Brought to you by OBS reviewer Valerie
When the Prom Queen becomes your fairy godmother…
Sixteen year old outsider, Jess Parker, gets the chance of a lifetime: an invitation to join a secret society of popular girls dedicated to defeating the mean girls of the world. The Cinderella Society guides all new recruits through its top secret ultimate life makeover. It’s all part of preparing them to face down the Wickeds and win. Determined not to let the Cindys down, Jess dives in with a passion. Finally, a chance to belong and show the world what she’s made of.
… be careful what you wish for.
Jess’s transformation wins her the heart of her dream crush and a shot at uber-popularity. Until the Wickeds–led by Jess’s arch enemy–begin targeting innocent girls in their war against the Cindys, and Jess discovers the real force behind her exclusive society. It’s a high stakes battle of good vs. evil, and the Cindys in power need Jess on special assignment. When the mission threatens to destroy her dream life come true, Jess is forced to choose between living a fairy tale and honoring the Sisterhood… and herself.
What’s a girl to do when the glass slipper fits, but she doesn’t want to wear it anymore? (Goodreads)
In one sentence: This debut is a sweet, delectable read that makes me want to read the next book in the series.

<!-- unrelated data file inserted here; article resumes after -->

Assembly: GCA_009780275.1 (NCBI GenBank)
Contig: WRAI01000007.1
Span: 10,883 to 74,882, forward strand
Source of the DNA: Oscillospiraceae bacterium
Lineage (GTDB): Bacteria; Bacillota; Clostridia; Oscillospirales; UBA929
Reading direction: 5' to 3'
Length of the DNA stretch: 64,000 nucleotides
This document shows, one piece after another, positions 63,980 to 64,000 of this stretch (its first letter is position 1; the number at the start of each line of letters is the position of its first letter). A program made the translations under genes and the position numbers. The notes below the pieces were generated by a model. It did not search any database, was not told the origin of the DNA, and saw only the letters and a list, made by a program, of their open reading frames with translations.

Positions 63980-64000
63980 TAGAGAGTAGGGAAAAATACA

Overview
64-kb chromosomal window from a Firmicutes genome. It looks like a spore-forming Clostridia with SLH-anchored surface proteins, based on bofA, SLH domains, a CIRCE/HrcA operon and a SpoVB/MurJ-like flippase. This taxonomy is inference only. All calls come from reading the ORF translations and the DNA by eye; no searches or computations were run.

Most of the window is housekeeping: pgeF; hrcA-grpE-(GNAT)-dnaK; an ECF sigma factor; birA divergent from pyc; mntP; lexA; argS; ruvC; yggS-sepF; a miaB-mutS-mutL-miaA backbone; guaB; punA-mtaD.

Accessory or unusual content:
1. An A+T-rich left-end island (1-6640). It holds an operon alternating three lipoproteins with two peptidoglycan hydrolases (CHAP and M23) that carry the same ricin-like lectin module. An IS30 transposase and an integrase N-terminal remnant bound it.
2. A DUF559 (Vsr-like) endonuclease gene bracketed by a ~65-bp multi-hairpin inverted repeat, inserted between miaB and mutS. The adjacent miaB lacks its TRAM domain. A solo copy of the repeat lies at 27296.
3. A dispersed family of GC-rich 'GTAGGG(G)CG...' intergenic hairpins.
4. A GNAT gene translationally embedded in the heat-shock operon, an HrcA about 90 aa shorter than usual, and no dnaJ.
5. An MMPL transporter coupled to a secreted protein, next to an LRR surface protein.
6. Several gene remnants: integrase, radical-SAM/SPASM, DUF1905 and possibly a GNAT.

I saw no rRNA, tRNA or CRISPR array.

I picked this one up at the library yesterday after I spotted the Cinderella in the title. I just really wanted a chick-lit style novel to accompany my dystopians. Of course, I chose to read The Cinderella Society before all the others. Chick-lit power! (And then I finished it immediately when I woke up the next day).
This book is empowering. It’s for all the girls who feel like a loser or a fake. It’s a novel that will make you realize that you ARE special and unique and pretty and amazing. In fact, in the author page, the book specifically says that. From the back flap:
“She hopes that The Cinderella Society, her first novel, will inspire readers to embrace their inner Cindy. “
Way to go, Kay Cassidy!
I don’t like the sappiness of this book, but it’s a given for basically all chick-lit novels. There’s quite a bit of cheesiness that can be accepted, and there’s also way too many assumptions about high school cliques. Other than that, everything else is like a cupcake. Sweet, delicious, memorable.
While I didn’t like the love interest that much, I do agree that he is okay. I personally liked the idea of Jess being single, but I guess that’s not an option with chick-lit.
Although not my taste, The Cinderella Society has many redeeming qualities that make it a fun, sweet read for any day. It’s also a nice pick-me-up when you need to smile.